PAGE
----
This movie was directed by Fred Zinnemann. It was produced by Buddy Adler. It was produced by Columbia Pictures. The screenplay was written by Daniel Taradash. It was based on the novel of the same name by James Jones. This film was nominated for five Academy Awards, Best Actor for Montgomery Clift, Best Actor for Burt Lancaster, Best Actress for Deborah Kerr, Best Black-and-White Costume Design, and Best Scoring of a Dramatic or Comedy Picture. It won eight Oscars, including Best Picture, Best Supporting Actor for Frank Sinatra, Best Supporting Actress for Donna Reed, Best Director for Fred Zinnemann, Best Screenplay for Daniel Taradash, Best Black-and-White Cinematography for Burnett Guffey, Best Sound Recording for John P. Livadary, and Best Film Editing for William A. Lyon. It won two Golden Globes, Best Director for Fred Zinnemann and Best Supporting Actor for Frank Sinatra.
This is a fair Code film. I am pleased to say that it was far more Code-compliant than I expected from all the reports I had read about it. I expected it to be much more suggestive of amorous immorality than it was. It certainly did not live up to the insulting title which its source book was given, From Here to Obscenity. The most surprising thing to me was the kissing scene on the beach. From the suggestive descriptions to the endless promotional shots I had seen, I expected it to be very inappropriate. I was pleasantly surprised to learn that the descriptions were exaggerated. The kiss was brief and close-mouthed, and their position was not that suggestive. Rather than fading out on the kissing, as I thought, the scene began that way and quickly progressed to a conversation. Although it probably would have been better if one of them were wearing a robe, as the PCA suggested, it was far from obscene. I was very pleasantly surprised by the way the whole illicit relationship was handled. Although there was an implication that they were having an affair, nothing aside from a few kisses was shown. This relationship was not condoned, so it was acceptable. I also appreciated the handling of Donna Reed’s character, who was originally a member of the oldest profession. I felt that her character had been effectively turned into a hostess who was payed to dance and talk with men, whom the proprietress warned to behave like gentlemen. One of the reasons that I classified this film as fair was because of the use of forbidden expressions lousy and broad. Although technically banned by the Code, these words were the only “harsh” words used in this adaption of a novel which was riddled with profanity. Also, some of the fight sequences seemed a little too prolonged and intense to me. I didn’t think that anything which was shown was too violent or grotesque. There just were a few times when men were fighting that left me and my sister cringing and almost looking away, fearful that something would be shown. In general, I am very impressed by the way this troublesome, dirty, and salacious story was turned into a Code-compliant film.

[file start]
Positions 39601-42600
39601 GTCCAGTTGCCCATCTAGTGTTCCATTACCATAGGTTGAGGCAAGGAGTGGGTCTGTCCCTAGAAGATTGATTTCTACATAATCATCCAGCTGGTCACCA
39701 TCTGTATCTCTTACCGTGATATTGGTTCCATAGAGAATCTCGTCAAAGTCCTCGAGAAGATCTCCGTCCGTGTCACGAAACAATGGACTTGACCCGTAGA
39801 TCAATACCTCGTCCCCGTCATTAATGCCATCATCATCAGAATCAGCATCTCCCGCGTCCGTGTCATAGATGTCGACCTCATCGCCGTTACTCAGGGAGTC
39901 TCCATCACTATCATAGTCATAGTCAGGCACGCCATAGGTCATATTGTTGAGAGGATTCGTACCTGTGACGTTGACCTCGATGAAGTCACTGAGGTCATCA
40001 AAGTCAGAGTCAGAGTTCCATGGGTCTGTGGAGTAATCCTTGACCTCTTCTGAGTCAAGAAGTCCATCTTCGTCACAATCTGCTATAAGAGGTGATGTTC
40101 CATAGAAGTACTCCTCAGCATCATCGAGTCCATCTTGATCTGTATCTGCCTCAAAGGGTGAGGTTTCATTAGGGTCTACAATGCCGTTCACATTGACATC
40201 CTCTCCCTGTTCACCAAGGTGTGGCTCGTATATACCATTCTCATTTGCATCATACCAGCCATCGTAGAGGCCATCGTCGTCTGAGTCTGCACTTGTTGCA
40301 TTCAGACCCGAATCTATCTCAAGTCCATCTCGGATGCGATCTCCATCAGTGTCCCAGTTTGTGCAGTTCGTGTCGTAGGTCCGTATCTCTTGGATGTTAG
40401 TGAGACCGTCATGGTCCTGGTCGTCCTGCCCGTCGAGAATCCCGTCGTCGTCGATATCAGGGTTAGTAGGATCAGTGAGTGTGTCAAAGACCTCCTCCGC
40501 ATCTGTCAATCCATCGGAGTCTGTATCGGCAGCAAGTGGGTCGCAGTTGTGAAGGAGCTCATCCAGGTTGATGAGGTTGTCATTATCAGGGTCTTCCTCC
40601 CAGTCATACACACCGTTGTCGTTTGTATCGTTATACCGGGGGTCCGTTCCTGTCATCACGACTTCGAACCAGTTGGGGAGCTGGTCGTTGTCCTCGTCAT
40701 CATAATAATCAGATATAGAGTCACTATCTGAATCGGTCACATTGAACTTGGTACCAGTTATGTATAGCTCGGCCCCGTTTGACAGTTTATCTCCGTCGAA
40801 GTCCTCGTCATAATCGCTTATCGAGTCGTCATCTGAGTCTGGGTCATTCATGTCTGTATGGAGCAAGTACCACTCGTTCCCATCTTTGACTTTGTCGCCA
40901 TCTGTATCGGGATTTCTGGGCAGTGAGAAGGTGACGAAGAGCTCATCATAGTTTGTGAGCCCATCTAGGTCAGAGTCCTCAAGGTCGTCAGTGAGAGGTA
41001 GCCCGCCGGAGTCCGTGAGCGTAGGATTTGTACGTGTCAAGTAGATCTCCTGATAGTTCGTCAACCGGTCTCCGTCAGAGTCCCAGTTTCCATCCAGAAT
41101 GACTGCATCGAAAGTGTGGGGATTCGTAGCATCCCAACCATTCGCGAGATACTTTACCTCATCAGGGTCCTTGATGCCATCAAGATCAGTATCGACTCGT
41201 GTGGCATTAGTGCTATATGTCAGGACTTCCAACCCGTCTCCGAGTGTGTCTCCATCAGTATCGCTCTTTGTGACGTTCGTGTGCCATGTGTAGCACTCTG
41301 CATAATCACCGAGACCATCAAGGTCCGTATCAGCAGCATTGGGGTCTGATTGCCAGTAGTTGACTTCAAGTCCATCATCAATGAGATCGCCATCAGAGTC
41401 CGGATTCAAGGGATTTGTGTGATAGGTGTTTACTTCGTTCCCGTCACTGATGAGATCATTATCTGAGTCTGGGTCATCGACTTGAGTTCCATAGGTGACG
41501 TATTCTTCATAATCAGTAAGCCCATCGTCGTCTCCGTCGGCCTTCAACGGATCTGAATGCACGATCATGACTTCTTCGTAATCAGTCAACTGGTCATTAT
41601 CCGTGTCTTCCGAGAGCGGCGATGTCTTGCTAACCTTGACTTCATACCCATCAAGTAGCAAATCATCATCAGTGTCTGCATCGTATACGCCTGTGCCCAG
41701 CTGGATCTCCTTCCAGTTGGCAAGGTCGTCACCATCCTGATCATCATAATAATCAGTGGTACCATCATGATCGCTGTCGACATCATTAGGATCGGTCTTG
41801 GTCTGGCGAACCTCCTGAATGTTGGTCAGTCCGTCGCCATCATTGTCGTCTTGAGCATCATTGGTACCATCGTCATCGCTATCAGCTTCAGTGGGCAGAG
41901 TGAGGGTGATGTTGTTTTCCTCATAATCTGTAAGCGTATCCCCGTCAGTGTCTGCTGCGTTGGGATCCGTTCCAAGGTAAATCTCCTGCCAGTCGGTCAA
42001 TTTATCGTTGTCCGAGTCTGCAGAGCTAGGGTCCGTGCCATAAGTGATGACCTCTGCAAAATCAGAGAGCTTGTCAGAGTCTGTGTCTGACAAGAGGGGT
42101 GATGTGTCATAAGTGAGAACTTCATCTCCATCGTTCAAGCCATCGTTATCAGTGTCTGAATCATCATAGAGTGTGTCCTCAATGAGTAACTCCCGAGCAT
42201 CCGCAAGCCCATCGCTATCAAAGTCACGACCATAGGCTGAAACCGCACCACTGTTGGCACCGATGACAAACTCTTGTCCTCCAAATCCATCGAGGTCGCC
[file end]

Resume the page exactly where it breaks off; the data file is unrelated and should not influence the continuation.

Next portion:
I recommend this film to my viewers. It is one of those movies which every classic film fan must see at least once, just for the experience of watching it. It isn’t a movie which I think that I will frequently re-watch, but I did enjoy it. The acting was superb. I didn’t like Burt Lancaster in the other film in which I have seen him, although I admired his performance. In this film, his acting is indisputably good, and I found him more appealing, though still a little gruff. Montgomery Clift gave an exceptional performance as the sensitive, hot-blooded, and tortured young soldier who would rather be mistreated than betray his beliefs. I was very impressed by how feeble he seemed near the end after being wounded. I couldn’t help routing for him, since he was wonderfully full of principles. Both the leading ladies seemed quite hard when we first me them. However, it was subtly revealed why each was like she was as the film progressed. Deborah Kerr’s character quickly turns into a sympathetic, misunderstood heroine whom we deeply pity. I was impressed by her American accent and surprised by how much she looked like Marilyn Monroe in this film! Donna Reed’s character also showed her depth and sensitivity as the film progressed. I was impressive to see the usually soft and sweet Donna Reed as this self-centered character. However, I was amazed by how different she became through knowing Montgomery Clift’s loving soldier. Perhaps the most amazing performance is from Frank Sinatra. If anyone deserved an Academy Award, it was he. I have never seen him in a non-musical role before. Although I enjoy his Code performances in 1940s films, I’ve felt there were weaknesses in his Shurlock Era roles, such as in High Society and Pal Joey. In the role of the rebellious, proud Italian soldier, Frank proved to me that he was a gifted actor who didn’t need to sing for success. This is a film which is very emotionally impacting. Days later, you will still find yourself humming the theme song and thinking about the most poignant moments!